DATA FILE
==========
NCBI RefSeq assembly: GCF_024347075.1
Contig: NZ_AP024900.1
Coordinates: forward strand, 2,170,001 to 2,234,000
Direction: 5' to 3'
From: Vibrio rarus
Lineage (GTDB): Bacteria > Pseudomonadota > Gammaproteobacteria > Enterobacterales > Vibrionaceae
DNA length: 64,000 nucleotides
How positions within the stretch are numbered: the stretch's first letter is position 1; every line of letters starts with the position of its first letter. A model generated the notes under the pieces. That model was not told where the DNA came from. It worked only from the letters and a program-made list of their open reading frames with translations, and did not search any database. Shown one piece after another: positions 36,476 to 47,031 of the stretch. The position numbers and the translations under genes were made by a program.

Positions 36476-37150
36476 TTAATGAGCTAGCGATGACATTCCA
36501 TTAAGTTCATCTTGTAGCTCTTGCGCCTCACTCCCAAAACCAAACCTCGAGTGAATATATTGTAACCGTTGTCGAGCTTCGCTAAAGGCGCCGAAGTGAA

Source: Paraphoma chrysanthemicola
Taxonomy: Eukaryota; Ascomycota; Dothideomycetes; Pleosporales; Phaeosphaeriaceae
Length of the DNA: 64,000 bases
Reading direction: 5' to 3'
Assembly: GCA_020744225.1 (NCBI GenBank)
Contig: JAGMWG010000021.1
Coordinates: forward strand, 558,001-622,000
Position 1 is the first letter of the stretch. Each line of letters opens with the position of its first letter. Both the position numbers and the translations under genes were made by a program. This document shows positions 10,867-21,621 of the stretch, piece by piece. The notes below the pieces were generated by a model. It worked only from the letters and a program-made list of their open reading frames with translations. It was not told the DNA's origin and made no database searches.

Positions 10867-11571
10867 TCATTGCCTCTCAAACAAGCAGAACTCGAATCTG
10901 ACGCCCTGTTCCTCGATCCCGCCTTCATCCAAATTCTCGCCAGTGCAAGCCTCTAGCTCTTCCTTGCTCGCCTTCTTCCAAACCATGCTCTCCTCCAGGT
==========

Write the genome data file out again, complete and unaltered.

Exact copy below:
NCBI RefSeq assembly: GCF_024347075.1
Contig: NZ_AP024900.1
Coordinates: forward strand, 2,170,001 to 2,234,000
Direction: 5' to 3'
From: Vibrio rarus
Lineage (GTDB): Bacteria > Pseudomonadota > Gammaproteobacteria > Enterobacterales > Vibrionaceae
DNA length: 64,000 nucleotides
How positions within the stretch are numbered: the stretch's first letter is position 1; every line of letters starts with the position of its first letter. A model generated the notes under the pieces. That model was not told where the DNA came from. It worked only from the letters and a program-made list of their open reading frames with translations, and did not search any database. Shown one piece after another: positions 36,476 to 47,031 of the stretch. The position numbers and the translations under genes were made by a program.

Positions 36476-37150
36476 TTAATGAGCTAGCGATGACATTCCA
36501 TTAAGTTCATCTTGTAGCTCTTGCGCCTCACTCCCAAAACCAAACCTCGAGTGAATATATTGTAACCGTTGTCGAGCTTCGCTAAAGGCGCCGAAGTGAA

Source: Paraphoma chrysanthemicola
Taxonomy: Eukaryota; Ascomycota; Dothideomycetes; Pleosporales; Phaeosphaeriaceae
Length of the DNA: 64,000 bases
Reading direction: 5' to 3'
Assembly: GCA_020744225.1 (NCBI GenBank)
Contig: JAGMWG010000021.1
Coordinates: forward strand, 558,001-622,000
Position 1 is the first letter of the stretch. Each line of letters opens with the position of its first letter. Both the position numbers and the translations under genes were made by a program. This document shows positions 10,867-21,621 of the stretch, piece by piece. The notes below the pieces were generated by a model. It worked only from the letters and a program-made list of their open reading frames with translations. It was not told the DNA's origin and made no database searches.

Positions 10867-11571
10867 TCATTGCCTCTCAAACAAGCAGAACTCGAATCTG
10901 ACGCCCTGTTCCTCGATCCCGCCTTCATCCAAATTCTCGCCAGTGCAAGCCTCTAGCTCTTCCTTGCTCGCCTTCTTCCAAACCATGCTCTCCTCCAGGT